I recently criticised Christopher Bidmead for wilfully choosing to ignore the kind of stories the target / Target audience actually wants; Ian Marter’s approach might not be the literature their teachers or parents would chose for them, but this is exactly the kind of gloopy thriller a macabre teenage boy with a love of reading deserves. Earthshock was already the best Cyberman story (no really!) but Marter’s adaptation converts the familiar-but-generic invaders into something more disturbing than they’ve been. Best Cybermen ever!

Chapter 64. Doctor Who and the Enemy of the World (1981)

Synopsis: Salamander is a peacemaker. Salamander is a hero. And to some, Salamander is their saviour. But to all, he is a very dangerous man. The Doctor tries very hard not to get involved in politics, but the inconvenient truth is that he bears an uncanny resemblance to Salamander. With the help of Jamie and Victoria, he uncovers the man’s insane plans.

Chapter Titles

  • 1. A Day by the Sea
  • 2. The Doctor Takes a Risk
  • 3. Volcanoes
  • 4. Too Many Cooks
  • 5. Seeds of Suspicion
  • 6. The Secret Empire
  • 7. A Scrap of Truth
  • 8. Deceptions
  • 9. Unexpected Evidence
  • 10. The Doctor Not Himself

Background: Ian Marter adapts scripts by David Whitaker from 1968. Whitaker had begun work on the novel before his death in 1980 and had stated in his planned synopsis for the book that he would give himself a ‘free hand’ to adapt the story within the allotted word-count and also provided Salamander with a first name – Ramon!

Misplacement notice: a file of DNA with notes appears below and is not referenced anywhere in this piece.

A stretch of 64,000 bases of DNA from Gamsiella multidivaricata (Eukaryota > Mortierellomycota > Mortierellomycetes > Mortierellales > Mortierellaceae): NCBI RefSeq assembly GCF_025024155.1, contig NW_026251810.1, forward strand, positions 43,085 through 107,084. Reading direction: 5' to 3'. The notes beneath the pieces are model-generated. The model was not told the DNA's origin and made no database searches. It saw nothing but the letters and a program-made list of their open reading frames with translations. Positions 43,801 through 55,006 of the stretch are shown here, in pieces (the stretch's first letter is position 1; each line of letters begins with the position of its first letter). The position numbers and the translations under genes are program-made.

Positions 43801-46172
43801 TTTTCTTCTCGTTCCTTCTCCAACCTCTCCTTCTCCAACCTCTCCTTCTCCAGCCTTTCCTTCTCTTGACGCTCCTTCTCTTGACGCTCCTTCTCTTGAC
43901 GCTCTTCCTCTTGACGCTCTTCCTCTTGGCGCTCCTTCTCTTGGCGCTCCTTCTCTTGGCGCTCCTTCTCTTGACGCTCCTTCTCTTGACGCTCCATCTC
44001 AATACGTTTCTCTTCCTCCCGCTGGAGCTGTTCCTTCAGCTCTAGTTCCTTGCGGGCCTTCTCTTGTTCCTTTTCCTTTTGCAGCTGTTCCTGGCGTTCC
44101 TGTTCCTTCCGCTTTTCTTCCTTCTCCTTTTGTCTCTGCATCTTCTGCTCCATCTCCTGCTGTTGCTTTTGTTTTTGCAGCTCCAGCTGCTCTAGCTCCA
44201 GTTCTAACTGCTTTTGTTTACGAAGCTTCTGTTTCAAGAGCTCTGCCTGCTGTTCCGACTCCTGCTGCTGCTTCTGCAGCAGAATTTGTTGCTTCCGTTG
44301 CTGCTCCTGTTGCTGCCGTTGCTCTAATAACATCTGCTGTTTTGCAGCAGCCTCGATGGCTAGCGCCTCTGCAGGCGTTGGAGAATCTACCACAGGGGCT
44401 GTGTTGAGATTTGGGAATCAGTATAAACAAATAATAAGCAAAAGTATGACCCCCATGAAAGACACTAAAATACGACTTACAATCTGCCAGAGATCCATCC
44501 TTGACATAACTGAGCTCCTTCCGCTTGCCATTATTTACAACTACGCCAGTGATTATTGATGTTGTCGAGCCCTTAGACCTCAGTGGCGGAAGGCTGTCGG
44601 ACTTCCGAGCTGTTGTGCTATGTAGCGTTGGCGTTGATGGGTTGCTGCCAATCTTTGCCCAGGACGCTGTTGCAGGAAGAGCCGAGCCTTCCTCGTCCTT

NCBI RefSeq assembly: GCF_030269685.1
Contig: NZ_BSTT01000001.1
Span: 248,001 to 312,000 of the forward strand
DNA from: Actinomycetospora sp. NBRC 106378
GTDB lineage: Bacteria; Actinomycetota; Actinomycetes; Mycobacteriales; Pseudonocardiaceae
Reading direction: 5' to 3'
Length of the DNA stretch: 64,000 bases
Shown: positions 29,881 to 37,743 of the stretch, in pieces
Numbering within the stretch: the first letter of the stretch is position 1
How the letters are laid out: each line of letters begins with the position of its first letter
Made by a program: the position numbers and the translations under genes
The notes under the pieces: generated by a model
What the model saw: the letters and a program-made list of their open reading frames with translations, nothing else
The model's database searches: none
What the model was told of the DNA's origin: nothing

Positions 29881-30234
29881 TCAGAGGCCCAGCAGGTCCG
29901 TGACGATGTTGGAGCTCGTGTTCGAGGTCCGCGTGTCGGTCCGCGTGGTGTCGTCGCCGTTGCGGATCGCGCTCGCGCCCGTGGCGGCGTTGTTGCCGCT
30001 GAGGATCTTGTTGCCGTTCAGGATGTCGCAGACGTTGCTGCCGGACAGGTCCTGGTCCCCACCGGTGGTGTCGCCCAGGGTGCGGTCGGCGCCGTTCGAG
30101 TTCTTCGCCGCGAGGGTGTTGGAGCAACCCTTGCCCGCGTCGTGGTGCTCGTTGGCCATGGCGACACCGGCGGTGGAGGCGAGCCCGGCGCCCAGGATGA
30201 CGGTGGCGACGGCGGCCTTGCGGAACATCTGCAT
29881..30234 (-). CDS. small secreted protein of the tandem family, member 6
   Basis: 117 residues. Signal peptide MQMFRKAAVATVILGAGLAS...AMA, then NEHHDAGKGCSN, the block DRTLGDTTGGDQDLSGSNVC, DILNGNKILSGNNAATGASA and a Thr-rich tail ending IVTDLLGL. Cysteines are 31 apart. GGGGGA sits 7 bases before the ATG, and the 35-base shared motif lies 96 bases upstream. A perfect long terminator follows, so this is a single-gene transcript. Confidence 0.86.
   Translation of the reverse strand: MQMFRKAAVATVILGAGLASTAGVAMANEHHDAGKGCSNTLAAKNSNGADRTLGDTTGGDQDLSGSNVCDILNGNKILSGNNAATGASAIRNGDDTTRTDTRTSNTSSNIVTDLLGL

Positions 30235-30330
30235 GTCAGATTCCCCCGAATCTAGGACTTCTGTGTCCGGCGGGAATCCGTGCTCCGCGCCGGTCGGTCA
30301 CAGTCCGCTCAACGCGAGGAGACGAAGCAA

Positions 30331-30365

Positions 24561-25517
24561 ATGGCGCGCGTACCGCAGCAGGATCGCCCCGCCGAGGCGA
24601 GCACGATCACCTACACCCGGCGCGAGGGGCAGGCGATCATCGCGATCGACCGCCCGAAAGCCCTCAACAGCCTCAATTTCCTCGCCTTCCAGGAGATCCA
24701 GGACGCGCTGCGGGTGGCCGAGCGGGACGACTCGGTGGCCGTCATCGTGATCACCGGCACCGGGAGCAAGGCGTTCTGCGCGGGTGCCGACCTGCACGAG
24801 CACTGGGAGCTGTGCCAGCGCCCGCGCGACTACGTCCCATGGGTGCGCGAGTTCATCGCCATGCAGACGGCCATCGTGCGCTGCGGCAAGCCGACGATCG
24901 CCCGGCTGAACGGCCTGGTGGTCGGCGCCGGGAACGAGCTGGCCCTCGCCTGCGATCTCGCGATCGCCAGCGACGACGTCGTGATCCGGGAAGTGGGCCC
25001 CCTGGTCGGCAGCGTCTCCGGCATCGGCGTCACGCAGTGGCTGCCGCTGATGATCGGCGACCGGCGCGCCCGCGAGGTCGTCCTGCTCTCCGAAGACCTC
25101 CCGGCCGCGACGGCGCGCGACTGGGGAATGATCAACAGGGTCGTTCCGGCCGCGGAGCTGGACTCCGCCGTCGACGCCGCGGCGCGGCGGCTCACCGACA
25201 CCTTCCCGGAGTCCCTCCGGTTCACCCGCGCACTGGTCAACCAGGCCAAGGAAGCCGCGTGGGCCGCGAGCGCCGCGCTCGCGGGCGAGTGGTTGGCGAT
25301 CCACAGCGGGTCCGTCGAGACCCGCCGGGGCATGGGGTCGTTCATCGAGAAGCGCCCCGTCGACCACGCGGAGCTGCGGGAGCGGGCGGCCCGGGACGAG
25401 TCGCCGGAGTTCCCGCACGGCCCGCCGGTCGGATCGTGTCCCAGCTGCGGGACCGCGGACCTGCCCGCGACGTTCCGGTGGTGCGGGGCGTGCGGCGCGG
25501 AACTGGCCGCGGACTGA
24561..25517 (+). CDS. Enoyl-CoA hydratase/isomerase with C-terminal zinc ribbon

Notes: The cover tells us that the story is set in 2030 – 50 years in the future of the book’s publication. The TARDIS materialises with ‘an unearthly grinding and howling sound’, which is as good a description as we’ll ever get. Victoria emerges from the time machine wearing a ‘faded Victorian dress’. The Doctor enthusiastically accepts the opportunity to impersonate Salamander (he’s much more reluctant on TV). Kent’s list of Salamander’s alleged political assassinations includes Jean Ferrier, Astrid’s father. The dossier Salamander has on Fedorin contains evidence that Fedorin has been involved in ‘elaborate interzonal fraud’ (which is the same charge he denies on screen). A few characters gain full names: Theodore Benik; Nicholas Fedorin; Fariah Neguib; and the survivors in the bunker are Colin Redmayne and Mary Smith. We lose the cute-but-unnecessary ‘disused Yeti?’ joke.